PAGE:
When future generations look back on 2016, they’ll probably refer to it as “The Year We Do Not Speak Of.” In addition to an absolute embarrassment of a presidential race (not that there’s been a presidential race in the last 20 years or so that hasn’t been embarrassing), this year has given us back-to-back-to-back deaths of some of our greatest entertainment legends. First David Bowie. Then Prince. And now, Muhammad Ali.
Coincidentally, I have been in the same room as all three of these men in my lifetime. In fact, in 2004 I saw David Bowie and Prince in the same weekend – Bowie on Friday, Prince on Saturday.
Both put on amazing shows, but neither could compare to the experience of watching Muhammad Ali walk to his ringside seat at the Mississippi Coast Coliseum.
As I’ve mentioned in other posts, boxing is the only sport I’ve ever had any genuine interest in. That doesn’t mean I don’t like other sports – the New Orleans Saints were just part of the fabric of growing up in Biloxi, and I had lots of fun watching Ole Miss Rebel football, baseball, and (especially) basketball in college – but boxing is the sport I really care about. Chalk it up as a side effect of growing up in the Mike Tyson era with a family full of boxing fans. My dad never missed an opportunity to talk about the great fights of the ’60s and ’70s, take me to local amateur bouts down at the community center, or hold Sunday-long Rocky marathons.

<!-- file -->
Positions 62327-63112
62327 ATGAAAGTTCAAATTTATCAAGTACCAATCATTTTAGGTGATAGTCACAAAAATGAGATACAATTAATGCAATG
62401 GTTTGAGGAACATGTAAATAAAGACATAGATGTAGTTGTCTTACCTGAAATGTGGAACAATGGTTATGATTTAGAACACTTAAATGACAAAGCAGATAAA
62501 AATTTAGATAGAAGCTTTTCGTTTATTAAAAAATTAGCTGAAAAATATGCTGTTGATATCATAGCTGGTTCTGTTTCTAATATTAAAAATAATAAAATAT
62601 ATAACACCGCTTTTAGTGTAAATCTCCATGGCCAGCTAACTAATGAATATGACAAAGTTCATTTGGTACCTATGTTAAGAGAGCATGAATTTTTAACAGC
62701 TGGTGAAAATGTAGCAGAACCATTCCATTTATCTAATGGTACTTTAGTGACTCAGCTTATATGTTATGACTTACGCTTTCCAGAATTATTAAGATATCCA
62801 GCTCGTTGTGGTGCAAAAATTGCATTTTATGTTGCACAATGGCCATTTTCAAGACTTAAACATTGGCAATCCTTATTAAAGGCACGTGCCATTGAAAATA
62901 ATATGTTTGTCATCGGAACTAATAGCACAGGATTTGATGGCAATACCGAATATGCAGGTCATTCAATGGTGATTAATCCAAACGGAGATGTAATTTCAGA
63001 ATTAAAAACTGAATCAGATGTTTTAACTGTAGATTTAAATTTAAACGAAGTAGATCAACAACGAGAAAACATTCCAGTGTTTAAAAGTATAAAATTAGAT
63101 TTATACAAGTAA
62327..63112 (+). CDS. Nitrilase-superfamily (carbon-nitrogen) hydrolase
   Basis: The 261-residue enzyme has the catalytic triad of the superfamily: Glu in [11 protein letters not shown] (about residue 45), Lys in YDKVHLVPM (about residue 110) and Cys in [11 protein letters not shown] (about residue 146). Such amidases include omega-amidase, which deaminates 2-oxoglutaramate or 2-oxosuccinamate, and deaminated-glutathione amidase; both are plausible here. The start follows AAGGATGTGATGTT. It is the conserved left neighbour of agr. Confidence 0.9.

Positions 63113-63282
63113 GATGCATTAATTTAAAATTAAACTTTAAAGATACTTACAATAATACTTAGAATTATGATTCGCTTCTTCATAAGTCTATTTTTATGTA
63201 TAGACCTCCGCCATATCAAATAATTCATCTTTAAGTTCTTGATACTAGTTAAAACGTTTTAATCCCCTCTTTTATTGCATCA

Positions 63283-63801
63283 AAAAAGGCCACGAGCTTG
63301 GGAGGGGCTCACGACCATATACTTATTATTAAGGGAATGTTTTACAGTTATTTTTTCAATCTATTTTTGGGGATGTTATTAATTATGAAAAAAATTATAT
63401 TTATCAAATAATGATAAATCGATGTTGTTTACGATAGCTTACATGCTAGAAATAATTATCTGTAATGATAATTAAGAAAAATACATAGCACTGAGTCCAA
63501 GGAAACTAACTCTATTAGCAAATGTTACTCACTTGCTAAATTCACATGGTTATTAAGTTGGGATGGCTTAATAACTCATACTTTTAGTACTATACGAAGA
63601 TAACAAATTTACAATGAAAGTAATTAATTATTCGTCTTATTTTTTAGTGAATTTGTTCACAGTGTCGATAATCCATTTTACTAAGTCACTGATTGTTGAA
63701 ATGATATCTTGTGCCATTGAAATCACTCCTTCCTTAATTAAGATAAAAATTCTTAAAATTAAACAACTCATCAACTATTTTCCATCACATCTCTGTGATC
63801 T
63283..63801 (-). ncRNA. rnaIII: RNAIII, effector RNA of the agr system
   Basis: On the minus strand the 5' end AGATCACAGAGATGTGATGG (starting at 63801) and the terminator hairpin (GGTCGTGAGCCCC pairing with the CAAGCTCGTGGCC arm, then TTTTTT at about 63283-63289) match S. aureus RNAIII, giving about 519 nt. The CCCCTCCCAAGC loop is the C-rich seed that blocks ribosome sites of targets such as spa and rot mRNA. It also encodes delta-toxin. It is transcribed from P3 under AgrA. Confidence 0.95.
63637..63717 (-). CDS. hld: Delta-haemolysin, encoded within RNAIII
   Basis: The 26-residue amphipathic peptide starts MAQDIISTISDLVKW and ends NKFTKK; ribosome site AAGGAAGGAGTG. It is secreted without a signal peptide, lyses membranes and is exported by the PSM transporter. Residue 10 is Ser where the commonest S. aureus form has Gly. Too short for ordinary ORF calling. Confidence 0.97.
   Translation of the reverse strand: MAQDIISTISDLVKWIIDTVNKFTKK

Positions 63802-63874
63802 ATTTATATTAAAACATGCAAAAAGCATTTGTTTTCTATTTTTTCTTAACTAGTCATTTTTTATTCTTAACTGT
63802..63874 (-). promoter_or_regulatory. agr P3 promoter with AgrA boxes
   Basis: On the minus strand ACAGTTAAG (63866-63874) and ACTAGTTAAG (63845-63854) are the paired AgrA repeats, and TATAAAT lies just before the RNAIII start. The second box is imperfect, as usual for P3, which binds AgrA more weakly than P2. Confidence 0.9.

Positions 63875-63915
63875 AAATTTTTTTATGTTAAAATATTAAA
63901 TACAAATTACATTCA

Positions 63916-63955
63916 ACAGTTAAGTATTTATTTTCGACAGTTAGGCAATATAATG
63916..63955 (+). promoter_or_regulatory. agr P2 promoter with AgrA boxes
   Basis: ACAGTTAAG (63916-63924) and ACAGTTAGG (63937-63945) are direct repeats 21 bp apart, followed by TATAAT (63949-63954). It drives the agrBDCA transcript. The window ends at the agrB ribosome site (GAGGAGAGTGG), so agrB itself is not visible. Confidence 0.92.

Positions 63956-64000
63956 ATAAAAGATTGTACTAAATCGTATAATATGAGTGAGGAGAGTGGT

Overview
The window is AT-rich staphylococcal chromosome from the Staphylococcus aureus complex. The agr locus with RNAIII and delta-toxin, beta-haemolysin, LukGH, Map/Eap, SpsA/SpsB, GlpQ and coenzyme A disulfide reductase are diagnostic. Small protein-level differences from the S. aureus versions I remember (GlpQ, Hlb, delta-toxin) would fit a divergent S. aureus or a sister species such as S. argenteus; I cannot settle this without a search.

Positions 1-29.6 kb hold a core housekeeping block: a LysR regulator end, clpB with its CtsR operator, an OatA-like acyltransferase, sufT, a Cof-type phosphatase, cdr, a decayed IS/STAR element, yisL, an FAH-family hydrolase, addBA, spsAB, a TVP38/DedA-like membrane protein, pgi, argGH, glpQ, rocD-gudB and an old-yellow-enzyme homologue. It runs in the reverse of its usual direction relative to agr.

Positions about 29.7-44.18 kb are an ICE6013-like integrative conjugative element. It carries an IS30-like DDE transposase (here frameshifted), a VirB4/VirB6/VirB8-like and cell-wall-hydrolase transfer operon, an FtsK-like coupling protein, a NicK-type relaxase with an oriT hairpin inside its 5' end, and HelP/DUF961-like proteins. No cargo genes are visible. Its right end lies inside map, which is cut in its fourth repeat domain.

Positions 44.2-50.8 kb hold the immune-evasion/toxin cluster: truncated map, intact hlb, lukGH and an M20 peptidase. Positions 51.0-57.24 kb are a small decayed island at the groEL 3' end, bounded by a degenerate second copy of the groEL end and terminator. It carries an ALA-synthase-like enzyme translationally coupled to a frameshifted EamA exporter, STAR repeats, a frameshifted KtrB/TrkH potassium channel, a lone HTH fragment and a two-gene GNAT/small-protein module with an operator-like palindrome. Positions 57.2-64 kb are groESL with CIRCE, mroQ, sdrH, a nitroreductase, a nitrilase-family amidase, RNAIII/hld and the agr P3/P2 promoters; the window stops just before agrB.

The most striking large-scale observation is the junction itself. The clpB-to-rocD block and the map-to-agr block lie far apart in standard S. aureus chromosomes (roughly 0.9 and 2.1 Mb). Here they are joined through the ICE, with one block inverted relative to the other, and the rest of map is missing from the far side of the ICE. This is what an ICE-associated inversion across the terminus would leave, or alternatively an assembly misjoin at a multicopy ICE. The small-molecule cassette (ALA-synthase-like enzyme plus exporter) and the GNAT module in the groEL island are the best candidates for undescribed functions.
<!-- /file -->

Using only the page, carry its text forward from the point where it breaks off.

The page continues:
So when Muhammad Ali’s daughter Laila (also a boxing champion) had a bout at the Mississippi Coast Coliseum in August 2003, it was a given that we would be there. Laila’s fight didn’t start until sometime around 7:00, but we showed up at 5 to beat the traffic and watch the no-name undercard fights. As more and more people began filing into the Coliseum, we’d hear occasional bursts of applause as various boxing celebrities were spotted walking in. I’m pretty sure Michael Buffer was there. So was Roy Jones Jr, who got a nice ovation from us, his fellow Gulf Coast natives. But holy shit, when Muhammad Ali arrived the place erupted.
“A-LI!! A-LI!!! A-LI!!!” And then, “A-LI BOMAYE! A-LI BOMAYE!” (a famous chant from Ali’s fight with George Foreman in Zaire).
The Coliseum had always seemed like a big place when I was there for concerts – Megadeth, Rob Zombie, The Smashing Pumpkins, Marilyn Manson, Aerosmith, Prince – but it didn’t seem big enough to hold Ali’s presence. That’s not an exaggeration. Ali wasn`t one of those `just like everybody else`public figures. He was a legend and an icon, a man made for soccer stadiums and Madison Square Garden. Judging from the intensity of the emotion and affection coming from the crowd, I don’t think anyone could really believe that he was sitting in our hometown arena. This wasn’t a celebrity sighting; this was a genuine brush with Greatness.
I wasn’t close enough to shake his hand or say anything to him, but I remember that he was gracious enough to sign things people were handing to him as he walked to his seat. And best of all – the memory that really sticks with me from this experience – the two undercard boxers in the ring actually stopped fighting so they could watch him too. What can I say? The man was a peacemaker. 🙂
The day before his death was announced, Ali was part of the discussion in my second grade reading lesson. The students were reading the story of the tortoise and the hare, and I explained to them that while it’s not good to be a cocky asshole like the hare, it IS okay to have confidence and believe in yourself. To illustrate, I showed them a quick video about Muhammad Ali and ended the lesson by having all of them say “I am the greatest!”
Rest assured, there will never be another like him.
R.I.P. Muhammad Ali
And by that I mean Rumble Young Man Rumble in Peace. 🙂